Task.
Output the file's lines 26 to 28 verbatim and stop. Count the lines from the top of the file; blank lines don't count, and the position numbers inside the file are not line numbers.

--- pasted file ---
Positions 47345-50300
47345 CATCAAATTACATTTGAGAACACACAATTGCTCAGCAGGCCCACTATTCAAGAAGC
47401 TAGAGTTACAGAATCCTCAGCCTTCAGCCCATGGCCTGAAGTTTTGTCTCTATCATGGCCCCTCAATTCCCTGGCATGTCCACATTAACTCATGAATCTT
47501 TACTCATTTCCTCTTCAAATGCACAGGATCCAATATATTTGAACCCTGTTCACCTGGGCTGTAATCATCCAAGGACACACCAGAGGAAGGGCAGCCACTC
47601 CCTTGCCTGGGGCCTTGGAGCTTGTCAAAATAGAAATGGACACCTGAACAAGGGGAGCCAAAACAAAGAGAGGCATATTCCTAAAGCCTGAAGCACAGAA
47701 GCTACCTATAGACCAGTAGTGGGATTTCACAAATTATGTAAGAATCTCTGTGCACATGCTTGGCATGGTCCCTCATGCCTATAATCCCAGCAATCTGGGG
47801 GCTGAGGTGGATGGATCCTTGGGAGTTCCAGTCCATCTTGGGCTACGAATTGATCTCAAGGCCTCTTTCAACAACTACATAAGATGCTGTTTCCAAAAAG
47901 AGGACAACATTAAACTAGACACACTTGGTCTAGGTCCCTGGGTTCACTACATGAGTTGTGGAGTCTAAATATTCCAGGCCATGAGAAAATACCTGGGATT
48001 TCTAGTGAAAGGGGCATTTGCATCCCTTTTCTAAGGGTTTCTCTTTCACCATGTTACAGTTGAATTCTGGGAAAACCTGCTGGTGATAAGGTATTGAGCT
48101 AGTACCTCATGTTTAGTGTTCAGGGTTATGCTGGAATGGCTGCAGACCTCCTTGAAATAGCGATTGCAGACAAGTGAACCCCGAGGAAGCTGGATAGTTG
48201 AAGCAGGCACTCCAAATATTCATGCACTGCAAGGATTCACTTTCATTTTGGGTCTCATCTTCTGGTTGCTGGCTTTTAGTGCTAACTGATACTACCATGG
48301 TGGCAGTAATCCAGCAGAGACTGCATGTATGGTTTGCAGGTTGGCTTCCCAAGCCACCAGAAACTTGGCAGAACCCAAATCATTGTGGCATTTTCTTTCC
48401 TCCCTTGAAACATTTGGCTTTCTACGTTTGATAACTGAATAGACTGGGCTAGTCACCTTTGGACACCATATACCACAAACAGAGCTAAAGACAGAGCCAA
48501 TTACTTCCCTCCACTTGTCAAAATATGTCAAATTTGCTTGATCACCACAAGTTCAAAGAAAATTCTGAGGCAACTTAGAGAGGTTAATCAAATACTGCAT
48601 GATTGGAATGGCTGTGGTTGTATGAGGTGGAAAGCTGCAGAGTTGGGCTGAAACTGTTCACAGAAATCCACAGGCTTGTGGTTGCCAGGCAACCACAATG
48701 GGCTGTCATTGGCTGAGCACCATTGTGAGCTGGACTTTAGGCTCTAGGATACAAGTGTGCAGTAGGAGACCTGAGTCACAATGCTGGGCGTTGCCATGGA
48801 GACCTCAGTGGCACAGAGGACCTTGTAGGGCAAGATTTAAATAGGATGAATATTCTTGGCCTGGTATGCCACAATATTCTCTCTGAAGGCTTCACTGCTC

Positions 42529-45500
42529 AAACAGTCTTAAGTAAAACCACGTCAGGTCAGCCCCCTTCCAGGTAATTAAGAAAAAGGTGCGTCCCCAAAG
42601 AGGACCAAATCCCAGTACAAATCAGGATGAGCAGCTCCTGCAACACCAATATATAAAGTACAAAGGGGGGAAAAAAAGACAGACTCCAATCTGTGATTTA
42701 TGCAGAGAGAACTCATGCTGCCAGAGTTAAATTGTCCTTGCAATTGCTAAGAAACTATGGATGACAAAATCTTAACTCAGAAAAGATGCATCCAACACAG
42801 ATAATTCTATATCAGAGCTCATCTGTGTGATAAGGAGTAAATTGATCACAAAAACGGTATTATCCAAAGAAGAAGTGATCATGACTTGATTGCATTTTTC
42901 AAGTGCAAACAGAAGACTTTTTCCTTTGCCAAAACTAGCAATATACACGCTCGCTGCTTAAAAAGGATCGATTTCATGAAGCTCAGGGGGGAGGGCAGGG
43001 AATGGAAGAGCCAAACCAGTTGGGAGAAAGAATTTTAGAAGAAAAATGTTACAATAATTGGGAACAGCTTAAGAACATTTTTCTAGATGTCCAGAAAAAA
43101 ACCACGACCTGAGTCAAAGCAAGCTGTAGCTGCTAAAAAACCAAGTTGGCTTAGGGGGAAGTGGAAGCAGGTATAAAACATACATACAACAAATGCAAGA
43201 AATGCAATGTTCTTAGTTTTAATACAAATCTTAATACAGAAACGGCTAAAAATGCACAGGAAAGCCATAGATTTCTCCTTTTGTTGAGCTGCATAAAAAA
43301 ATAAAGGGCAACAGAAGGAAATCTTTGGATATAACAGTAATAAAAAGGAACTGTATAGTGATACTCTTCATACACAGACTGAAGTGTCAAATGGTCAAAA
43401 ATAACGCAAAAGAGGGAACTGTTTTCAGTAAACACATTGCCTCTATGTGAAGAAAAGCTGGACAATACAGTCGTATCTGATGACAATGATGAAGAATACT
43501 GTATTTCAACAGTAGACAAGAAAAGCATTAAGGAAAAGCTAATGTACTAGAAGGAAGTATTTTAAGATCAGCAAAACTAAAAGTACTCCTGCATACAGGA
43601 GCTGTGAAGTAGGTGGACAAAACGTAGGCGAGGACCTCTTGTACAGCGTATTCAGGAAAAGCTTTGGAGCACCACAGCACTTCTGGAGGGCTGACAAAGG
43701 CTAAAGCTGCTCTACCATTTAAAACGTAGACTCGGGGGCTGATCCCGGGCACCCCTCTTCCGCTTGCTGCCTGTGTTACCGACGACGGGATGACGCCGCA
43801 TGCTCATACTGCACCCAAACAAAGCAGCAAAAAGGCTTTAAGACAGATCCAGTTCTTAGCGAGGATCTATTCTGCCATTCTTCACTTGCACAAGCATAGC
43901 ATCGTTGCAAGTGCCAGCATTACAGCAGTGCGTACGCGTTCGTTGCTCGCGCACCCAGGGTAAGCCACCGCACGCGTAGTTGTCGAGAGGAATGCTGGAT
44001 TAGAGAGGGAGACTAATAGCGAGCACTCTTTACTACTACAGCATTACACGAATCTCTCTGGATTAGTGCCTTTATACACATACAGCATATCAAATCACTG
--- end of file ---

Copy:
43201 AATGCAATGTTCTTAGTTTTAATACAAATCTTAATACAGAAACGGCTAAAAATGCACAGGAAAGCCATAGATTTCTCCTTTTGTTGAGCTGCATAAAAAA
43301 ATAAAGGGCAACAGAAGGAAATCTTTGGATATAACAGTAATAAAAAGGAACTGTATAGTGATACTCTTCATACACAGACTGAAGTGTCAAATGGTCAAAA
43401 ATAACGCAAAAGAGGGAACTGTTTTCAGTAAACACATTGCCTCTATGTGAAGAAAAGCTGGACAATACAGTCGTATCTGATGACAATGATGAAGAATACT